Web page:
As for the situation here in the Far East, it still requires a great deal of effort. I remember my first impressions. I first came here, to Blagoveshchensk, 10 years ago, and visited a border checkpoint. It was a sorry sight as the facilities there were at least 50 or 60 years old, and that hasn't changed much to this day. Besides, the living conditions for the servicemen are not what they should be. So there still is a lot of work to be done. Let us discuss that.
In addition, we should create a modern border crossing infrastructure that will meet today's international requirements. A huge number of people here cross the border in both directions on a regular basis. Therefore we must offer appropriate conditions for border crossing, but at the same there must be strict border control. Let us review ways to achieve that and what we will need to do in the future.
We have a whole series of customs issues in the Far East as everywhere in the country. The situation has changed now. The Customs Union has entered into force on July 1, 2010. I would like to emphasise to you and to the Government of the Russian Federation that we need to focus on the operation of the Customs Union.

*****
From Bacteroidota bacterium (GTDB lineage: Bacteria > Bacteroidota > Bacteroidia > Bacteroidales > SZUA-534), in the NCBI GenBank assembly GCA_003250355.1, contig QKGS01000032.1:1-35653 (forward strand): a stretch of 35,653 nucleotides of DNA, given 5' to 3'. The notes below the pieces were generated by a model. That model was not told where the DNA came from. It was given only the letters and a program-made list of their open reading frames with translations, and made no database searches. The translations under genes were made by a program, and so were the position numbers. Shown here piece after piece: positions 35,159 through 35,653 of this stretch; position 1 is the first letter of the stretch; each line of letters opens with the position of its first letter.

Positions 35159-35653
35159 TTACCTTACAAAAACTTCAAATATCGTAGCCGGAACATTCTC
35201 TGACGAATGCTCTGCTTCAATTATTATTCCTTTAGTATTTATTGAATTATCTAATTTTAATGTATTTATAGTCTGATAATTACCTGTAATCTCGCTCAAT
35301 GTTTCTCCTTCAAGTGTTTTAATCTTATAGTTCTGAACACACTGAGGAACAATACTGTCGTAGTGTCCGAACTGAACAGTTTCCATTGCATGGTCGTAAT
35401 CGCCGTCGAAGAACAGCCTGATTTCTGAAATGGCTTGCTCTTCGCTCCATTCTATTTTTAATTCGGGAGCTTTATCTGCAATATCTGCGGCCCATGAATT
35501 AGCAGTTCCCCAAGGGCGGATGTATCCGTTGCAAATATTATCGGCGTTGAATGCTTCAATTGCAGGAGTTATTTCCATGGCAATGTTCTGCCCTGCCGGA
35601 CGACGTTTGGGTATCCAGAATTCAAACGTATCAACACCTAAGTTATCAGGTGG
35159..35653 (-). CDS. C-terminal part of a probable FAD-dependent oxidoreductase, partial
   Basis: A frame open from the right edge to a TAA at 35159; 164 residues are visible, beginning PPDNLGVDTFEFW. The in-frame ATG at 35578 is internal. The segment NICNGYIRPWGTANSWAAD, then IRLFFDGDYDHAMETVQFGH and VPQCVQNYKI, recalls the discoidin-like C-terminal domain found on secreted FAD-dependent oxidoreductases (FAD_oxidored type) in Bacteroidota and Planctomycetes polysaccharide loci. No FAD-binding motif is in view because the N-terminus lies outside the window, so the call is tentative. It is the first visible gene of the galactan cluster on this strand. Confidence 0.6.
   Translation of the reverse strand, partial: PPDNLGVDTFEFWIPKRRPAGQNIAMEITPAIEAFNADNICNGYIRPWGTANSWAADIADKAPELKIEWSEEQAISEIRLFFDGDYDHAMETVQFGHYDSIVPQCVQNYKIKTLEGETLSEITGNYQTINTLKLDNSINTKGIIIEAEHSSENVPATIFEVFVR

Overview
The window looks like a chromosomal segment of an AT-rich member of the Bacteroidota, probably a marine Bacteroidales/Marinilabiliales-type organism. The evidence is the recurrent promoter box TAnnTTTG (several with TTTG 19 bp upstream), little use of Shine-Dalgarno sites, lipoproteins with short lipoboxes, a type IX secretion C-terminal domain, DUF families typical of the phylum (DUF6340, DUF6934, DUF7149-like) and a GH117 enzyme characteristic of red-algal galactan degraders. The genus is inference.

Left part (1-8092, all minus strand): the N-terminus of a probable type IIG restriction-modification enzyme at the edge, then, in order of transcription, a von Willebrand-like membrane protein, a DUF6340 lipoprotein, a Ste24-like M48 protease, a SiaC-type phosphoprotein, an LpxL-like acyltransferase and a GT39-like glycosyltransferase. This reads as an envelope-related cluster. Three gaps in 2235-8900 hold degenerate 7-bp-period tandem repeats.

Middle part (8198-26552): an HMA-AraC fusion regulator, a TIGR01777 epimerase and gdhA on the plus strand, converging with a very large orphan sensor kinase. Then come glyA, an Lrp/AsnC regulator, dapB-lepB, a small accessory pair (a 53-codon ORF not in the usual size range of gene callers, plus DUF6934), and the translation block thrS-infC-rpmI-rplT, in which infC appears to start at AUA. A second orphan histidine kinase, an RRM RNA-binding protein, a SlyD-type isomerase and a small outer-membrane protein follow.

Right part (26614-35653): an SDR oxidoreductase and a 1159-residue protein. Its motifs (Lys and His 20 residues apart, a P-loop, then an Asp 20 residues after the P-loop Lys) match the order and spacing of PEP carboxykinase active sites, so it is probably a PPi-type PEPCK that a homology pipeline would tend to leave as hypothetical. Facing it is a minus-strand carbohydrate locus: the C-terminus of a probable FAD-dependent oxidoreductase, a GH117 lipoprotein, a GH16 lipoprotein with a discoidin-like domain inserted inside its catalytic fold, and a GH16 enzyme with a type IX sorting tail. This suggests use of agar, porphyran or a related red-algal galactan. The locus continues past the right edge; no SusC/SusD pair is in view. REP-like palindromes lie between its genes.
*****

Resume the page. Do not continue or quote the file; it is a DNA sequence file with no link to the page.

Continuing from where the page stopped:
After visiting the Far East, my next stop will be in Astana, Kazakhstan, where I will attend a meeting whose agenda will include customs issues. We are just beginning to take our first steps in this direction hence we must make sure that the launch of the Customs Union will not cause additional problems and that our business community can function in favourable conditions.